A U.S. appeals court on September 7 rejected efforts by the administration of U.S. President Donald Trump to temporarily bar most refugees from entering the United States.
In the latest legal blow to Trump's executive order targeting refugees and people from six predominantly Muslim countries, the New York State Court of Appeals ruled that refugees who have "bona fide" relationships with U.S. resettlement agencies should be allowed into the country.
The court also ruled that grandparents, aunts, uncles, and cousins of legal U.S. residents should be exempted from Trump's 90-day ban on travelers from Iran, Sudan, Syria, Libya, Somalia, and Yemen.
The U.S. Supreme Court ruled in June that Trump's ban should not be applied to people with "bona fide" relationships to U.S. citizens or organizations.
The administration took a narrow view of the high court ruling and continued to ban refugees, in a move that was challenged by the state of Hawaii. The appeals court agreed with Hawaii.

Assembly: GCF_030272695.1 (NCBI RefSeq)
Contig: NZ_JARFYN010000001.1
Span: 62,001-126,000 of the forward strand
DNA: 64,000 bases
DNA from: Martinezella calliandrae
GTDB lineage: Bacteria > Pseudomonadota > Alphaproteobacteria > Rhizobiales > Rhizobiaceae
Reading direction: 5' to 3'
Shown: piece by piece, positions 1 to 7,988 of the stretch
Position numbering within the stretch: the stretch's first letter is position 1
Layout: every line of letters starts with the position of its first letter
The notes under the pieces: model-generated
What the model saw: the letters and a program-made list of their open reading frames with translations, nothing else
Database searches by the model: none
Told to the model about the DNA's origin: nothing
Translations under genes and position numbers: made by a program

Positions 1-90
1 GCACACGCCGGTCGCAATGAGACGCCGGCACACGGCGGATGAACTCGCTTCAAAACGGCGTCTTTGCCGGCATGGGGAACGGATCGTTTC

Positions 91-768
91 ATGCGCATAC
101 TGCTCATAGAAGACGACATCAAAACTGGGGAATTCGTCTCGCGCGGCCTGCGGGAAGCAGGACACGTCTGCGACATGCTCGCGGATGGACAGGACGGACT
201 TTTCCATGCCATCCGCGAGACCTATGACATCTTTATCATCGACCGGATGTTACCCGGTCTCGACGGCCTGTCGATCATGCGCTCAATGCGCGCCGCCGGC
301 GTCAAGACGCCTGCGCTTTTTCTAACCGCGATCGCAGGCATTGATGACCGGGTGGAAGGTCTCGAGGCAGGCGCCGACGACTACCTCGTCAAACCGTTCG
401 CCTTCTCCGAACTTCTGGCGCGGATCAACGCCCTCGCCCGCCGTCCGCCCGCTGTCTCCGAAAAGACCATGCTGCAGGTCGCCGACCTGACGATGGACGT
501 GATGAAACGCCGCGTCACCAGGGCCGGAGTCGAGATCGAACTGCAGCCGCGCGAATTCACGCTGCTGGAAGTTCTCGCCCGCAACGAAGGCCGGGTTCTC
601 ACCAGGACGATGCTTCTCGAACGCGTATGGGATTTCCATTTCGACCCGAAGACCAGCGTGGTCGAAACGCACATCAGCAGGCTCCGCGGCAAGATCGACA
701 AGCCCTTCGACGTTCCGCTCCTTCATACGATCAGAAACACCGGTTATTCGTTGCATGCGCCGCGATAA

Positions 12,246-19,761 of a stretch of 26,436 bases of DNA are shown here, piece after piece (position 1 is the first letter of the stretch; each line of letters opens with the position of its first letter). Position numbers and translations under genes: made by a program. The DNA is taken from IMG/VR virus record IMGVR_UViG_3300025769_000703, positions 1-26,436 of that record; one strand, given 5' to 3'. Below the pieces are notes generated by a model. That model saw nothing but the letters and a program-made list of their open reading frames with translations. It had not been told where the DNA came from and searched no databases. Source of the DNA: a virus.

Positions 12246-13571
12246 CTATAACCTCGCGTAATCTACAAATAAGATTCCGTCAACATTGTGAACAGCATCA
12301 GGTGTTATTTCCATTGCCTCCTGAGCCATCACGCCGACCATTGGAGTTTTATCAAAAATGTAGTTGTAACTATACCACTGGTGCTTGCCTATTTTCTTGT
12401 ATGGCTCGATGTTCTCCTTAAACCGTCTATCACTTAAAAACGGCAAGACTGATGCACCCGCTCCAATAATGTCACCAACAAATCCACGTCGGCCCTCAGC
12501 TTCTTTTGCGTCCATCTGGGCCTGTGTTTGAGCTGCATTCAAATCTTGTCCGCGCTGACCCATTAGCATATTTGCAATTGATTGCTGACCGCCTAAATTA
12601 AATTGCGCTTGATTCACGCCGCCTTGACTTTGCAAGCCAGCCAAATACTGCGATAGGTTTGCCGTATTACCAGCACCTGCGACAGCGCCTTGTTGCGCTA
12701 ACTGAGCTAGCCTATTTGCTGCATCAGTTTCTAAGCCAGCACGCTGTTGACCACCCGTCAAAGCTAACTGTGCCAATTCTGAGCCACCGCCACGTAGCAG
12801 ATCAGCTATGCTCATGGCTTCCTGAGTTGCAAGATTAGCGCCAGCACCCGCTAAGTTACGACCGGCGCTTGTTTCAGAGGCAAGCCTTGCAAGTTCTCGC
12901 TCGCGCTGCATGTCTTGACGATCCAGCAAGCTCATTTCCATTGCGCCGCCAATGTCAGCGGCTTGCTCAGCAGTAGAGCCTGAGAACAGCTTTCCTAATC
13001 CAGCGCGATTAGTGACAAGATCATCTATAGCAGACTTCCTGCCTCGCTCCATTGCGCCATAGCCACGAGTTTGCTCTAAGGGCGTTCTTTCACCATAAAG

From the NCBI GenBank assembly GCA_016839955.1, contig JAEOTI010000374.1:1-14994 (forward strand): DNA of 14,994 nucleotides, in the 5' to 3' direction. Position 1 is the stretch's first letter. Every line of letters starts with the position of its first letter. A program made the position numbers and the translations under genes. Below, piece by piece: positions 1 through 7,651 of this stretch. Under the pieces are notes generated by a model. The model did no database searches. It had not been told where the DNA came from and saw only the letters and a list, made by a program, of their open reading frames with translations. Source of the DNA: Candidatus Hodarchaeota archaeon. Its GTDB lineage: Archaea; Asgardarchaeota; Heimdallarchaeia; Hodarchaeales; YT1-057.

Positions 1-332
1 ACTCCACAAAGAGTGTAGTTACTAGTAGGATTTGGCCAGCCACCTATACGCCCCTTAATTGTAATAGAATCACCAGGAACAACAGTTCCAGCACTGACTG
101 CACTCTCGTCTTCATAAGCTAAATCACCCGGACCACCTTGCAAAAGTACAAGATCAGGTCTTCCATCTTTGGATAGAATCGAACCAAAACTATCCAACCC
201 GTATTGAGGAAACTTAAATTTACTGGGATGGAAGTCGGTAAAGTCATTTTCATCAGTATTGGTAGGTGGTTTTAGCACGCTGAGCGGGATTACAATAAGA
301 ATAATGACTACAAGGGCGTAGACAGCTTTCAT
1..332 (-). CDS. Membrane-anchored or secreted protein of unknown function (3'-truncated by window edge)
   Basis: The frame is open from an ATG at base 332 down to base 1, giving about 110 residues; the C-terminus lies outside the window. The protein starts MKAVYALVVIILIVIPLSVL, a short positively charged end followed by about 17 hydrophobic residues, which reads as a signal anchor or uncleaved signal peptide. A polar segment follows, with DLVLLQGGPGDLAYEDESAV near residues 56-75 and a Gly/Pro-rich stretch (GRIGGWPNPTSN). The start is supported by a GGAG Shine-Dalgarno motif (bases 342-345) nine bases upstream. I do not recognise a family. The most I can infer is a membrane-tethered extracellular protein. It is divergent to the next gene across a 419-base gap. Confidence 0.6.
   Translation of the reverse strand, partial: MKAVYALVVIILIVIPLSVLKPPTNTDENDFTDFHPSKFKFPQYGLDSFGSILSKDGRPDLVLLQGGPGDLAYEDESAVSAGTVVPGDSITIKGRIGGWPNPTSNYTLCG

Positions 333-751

The court rejected the administration's argument that written assurances provided to refugees by U.S. resettlement agencies do not constitute proof of a "bona fide relationship."
The court added that "it is hard to see how a grandparent, grandchild, aunt, uncle, niece, nephew, sibling-in-law, or cousin can be considered to have no bona fide relationship with their relative in the United States."
Based on reporting by AP and Reuters